MARIA BARTIROMO: So-- so let's look at the numbers for a minute, because assuming the Dems can deliver the Senate on-- on-- on the plan-- both-- both of you know how to count the votes. Be specific in terms of the internal head counts in the House. How do you actually get there?

ERSKINE BOWLES: Well, number one, you can't even do it in the Senate unless you-- and shouldn't do it in the Senate unless you get a bipartisan vote. You know, we've been goin' around. We've taken our little 64-page report that is in plain English, that uses words like "goin' broke." And we put it in legislative language. It's now about 650 pages. We've been socializing that around-- the Senate. We've probably got as many as 47-48 members of the Senate who have embraced this plan.

You know, 24 Republicans, 23 Democrats. We've got about 130 House members, again, about an equal number of Republicans and Democrats. But, you know, 130 isn't 218 in the House. And it's not 60 in the Senate, which is what you need. That's why we've got to have the leadership from the House and the Senate and from the White House agree to come together, put some of this partisanship aside, pull together, and reach some common sense solutions.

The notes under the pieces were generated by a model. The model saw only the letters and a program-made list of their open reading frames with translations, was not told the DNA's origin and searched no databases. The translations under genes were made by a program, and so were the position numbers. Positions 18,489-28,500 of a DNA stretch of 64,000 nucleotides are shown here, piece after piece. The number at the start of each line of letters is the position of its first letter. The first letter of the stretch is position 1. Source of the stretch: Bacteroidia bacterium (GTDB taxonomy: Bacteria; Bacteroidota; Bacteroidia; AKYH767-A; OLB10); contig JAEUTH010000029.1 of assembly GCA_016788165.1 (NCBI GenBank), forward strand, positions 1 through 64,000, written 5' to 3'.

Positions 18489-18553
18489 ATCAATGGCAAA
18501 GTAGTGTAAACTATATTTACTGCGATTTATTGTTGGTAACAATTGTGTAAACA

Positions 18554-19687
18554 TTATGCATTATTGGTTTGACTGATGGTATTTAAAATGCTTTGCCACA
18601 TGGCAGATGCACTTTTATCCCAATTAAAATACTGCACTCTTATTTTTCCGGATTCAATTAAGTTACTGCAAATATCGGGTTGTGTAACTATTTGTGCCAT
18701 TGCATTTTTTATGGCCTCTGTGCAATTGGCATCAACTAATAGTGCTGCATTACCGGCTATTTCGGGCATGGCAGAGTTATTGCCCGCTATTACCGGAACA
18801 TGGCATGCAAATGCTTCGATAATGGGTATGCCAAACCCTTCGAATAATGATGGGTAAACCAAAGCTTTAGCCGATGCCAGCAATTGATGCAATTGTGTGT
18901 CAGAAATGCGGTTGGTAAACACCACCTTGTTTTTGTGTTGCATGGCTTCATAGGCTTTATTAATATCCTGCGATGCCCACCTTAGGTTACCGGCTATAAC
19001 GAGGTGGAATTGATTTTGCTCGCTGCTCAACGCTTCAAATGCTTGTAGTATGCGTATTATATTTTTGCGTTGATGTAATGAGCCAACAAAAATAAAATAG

MARIA BARTIROMO: Have-- have you-- turned-- a little less optimistic over the last couple of days? Because I know your plan recommends $3 spending for ever-- for every dollar in tax increases. Assuming the recent statements from Obama and from Mr. Boehner-- Mr. Obama and Mr. Boehner are accurate, which we just heard them-- they're mov-- the Dems are moving away from that. I mean, the president and-- and the Democrats seem to be moving away from that. Why do you think that is? And is this important?

ERSKINE BOWLES: Well, let-- let's assume for a second the president is right and we need one and a half trillion of revenue. Now I think there's a better way to get there and a different way to get there. And the president-- you know, I think is open to some of these ideas. But if we're gonna have one and a half trillion dollars worth of revenue, I think we need about three and a half trillion dollars worth of spending cuts, real spending cuts.